She'd hang the Advent calendar on the fridge, and we'd wait anxiously for December 1st to arrive so we could take turns opening the little doors to find out what verses we'd be reading from Scripture that day, and the one year we had a store bought one with CHOCOLATE behind the doors...

Over the coming weekends we'd spend time selecting recipes, baking cookies, making fudge, frosting, decorating, baking breads...and then would come my favorite of all things...we'd make up several plates of selected goodies that we made, wrap them carefully with plastic wrap, tie them with curly ribbon and we'd bundle up, and go door-to-door to our closest neighbors and cheerfully and gleefully cry out MERRY CHRISTMAS!!! when they opened the door...and later, they'd return the favor, and Mom would have to dole out the Russian Tea cakes or Mexican wedding cookies, the chocolate covered pretzels and fruitcake bites...

We'd have extra practices for choir and band concerts, in addition to the usual school performances of all students at the elementary school I attended...and we'd go many nights each week to some concert or another, because, at one point, we were all in some form of music program at our respective schools.

With what delight as we'd sit and listen to the cherub-faced 1st and 2nd graders as they sang the fun songs like "Santa Claus is Comin' to Town", and "Away in a Manger"...and with chills of delight as the 5th and 6th graders would sing "Do You Hear What I Hear?" and "Silver Bells"...and later on, as I was in junior and senior high, wearing that special dress, fixing my hair and make-up and we'd go from senior center to senior center, nursing home to nursing home, hospital hallway and floor to floor singing the traditional Christmas carols, "Silent Night", "God Rest Ye Merry Gentlemen", "Good King Wenceslas", and the fun contemporary songs like "White Christmas"...and the smiles of joy and delight and the light of memories in the eyes of our audiences...

It was never more delightful than that time from Thanksgiving to Christmas for me - how it made the time fly from one day off of school to the 2 weeks for Christmas break...and how the memories and delight of that time, the enjoyment of new clothes and the books and other fun gifts we'd have under our tree would carry us through the looooong days from New Year's to Spring Break and the promise of Easter, which meant more fun, more traditions...dyeing eggs, carefully selecting that special outfit for Easter Sunday service...that first promise of real Spring in our part of Colorado. The pretty pastel colors which adorned us, the lace, the ribbons, the special year when Mom let me make the switch from white or pink tights to actual pantyhose, or the year where I didn't have a "little girl" cotton slip, but instead, a beautiful ivory, lace-trimmed nylon camisole and slip for under my dress...how grown up I felt...despite the fact that I still had my little girl Mary Janes...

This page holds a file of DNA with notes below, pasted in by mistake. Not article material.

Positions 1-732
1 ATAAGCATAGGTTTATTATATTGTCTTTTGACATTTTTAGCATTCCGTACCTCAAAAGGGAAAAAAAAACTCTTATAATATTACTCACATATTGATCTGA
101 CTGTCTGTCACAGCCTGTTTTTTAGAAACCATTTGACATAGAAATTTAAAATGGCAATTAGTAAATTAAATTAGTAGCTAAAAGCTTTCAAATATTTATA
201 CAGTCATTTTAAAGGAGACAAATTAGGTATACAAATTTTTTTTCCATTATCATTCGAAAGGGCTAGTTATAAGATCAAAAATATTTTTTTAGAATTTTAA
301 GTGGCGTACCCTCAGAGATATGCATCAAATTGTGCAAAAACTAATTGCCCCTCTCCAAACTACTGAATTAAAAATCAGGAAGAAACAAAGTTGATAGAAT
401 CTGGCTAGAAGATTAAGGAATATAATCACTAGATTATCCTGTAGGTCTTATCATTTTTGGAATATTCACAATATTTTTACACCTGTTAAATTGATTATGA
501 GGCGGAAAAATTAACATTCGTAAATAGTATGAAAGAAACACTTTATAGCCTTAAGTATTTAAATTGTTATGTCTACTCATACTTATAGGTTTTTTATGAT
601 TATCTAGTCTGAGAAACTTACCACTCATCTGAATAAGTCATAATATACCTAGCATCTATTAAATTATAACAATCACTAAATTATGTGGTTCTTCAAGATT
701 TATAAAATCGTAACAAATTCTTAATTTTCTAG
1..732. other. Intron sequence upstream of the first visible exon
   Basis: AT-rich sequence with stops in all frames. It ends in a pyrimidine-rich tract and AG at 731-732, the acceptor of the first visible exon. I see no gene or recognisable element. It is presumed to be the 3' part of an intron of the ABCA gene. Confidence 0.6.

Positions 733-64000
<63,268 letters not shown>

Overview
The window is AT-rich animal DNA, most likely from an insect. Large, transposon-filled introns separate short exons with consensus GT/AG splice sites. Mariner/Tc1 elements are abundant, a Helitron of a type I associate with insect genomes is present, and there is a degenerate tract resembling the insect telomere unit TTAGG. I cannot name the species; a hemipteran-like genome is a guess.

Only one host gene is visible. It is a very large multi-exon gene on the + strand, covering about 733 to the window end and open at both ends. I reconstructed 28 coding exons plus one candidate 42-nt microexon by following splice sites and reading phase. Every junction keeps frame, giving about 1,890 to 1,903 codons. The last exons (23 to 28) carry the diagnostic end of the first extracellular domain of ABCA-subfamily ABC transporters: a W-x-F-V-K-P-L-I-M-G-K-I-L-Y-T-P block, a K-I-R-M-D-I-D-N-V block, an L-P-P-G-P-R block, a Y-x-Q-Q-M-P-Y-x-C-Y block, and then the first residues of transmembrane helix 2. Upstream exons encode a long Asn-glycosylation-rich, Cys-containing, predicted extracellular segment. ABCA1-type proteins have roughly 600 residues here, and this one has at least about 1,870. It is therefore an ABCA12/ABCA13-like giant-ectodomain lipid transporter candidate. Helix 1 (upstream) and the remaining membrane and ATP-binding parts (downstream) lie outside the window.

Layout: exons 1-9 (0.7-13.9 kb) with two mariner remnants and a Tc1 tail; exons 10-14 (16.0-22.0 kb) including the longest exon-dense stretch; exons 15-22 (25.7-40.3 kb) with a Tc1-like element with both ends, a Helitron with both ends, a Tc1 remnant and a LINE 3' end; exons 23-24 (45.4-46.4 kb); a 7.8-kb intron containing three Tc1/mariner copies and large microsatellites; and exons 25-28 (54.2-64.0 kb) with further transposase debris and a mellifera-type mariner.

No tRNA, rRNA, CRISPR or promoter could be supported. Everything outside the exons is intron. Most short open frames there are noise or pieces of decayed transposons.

I want so much for my own children to have those amazing, sparkling, vivid memories of the enjoyment we get out of each day. I want them to look back and remember trips to the Coast to see their grandparents, or camping in the trailer, riding their bikes around our cul-de-sac, playing ball in the yard...reading stories, carving pumpkins into Jack-o-lanterns...the joy of putting up Christmas decorations...

Beyond that though, I want to instill in them the understanding of just how blessed we are that we can do those things. Legally, we're allowed to do all those fun things, put up the outward signs of our beliefs...Financially, we're able to have those things, and do those things without straining our checkbook...and I want them to know that we can share what we have. I want to work in a mission kitchen with them one year when they're a bit older...to serve...to share...

What do you remember most fondly of your growing up years?

1 comment:

Penny said...

that was so cool to read! bring back lots of memories of my childhood, except mine was a lot longer ago than yours!! LOL One thing I will always remember was our Christmases. We would always get to open one gift early, which would be the new outfit we got to wear to our school Christmas program. I always looked forward to the new dress or jumper. then on Christmas eve, we would drive to the nearest big city and get KFC chicken and all the fixings for our Christmas dinner!! We thought that was the best and I'm sure my Mom was thrilled that she didnt have to cook!! Also, on Christmas eve, several members of my Dad's family would stop by with their families and we would take a picture of them in front of our Christmas tree and they would take a picture of us in front of our tree. I love looking back at those pictures now. In fact, my family does sort of the same thing. We always take pictures of each of our families in front of the tree. It is so fun to look over the years and see how my nieces and nephews have grown. thanks for giving me a chance to go down memory lane.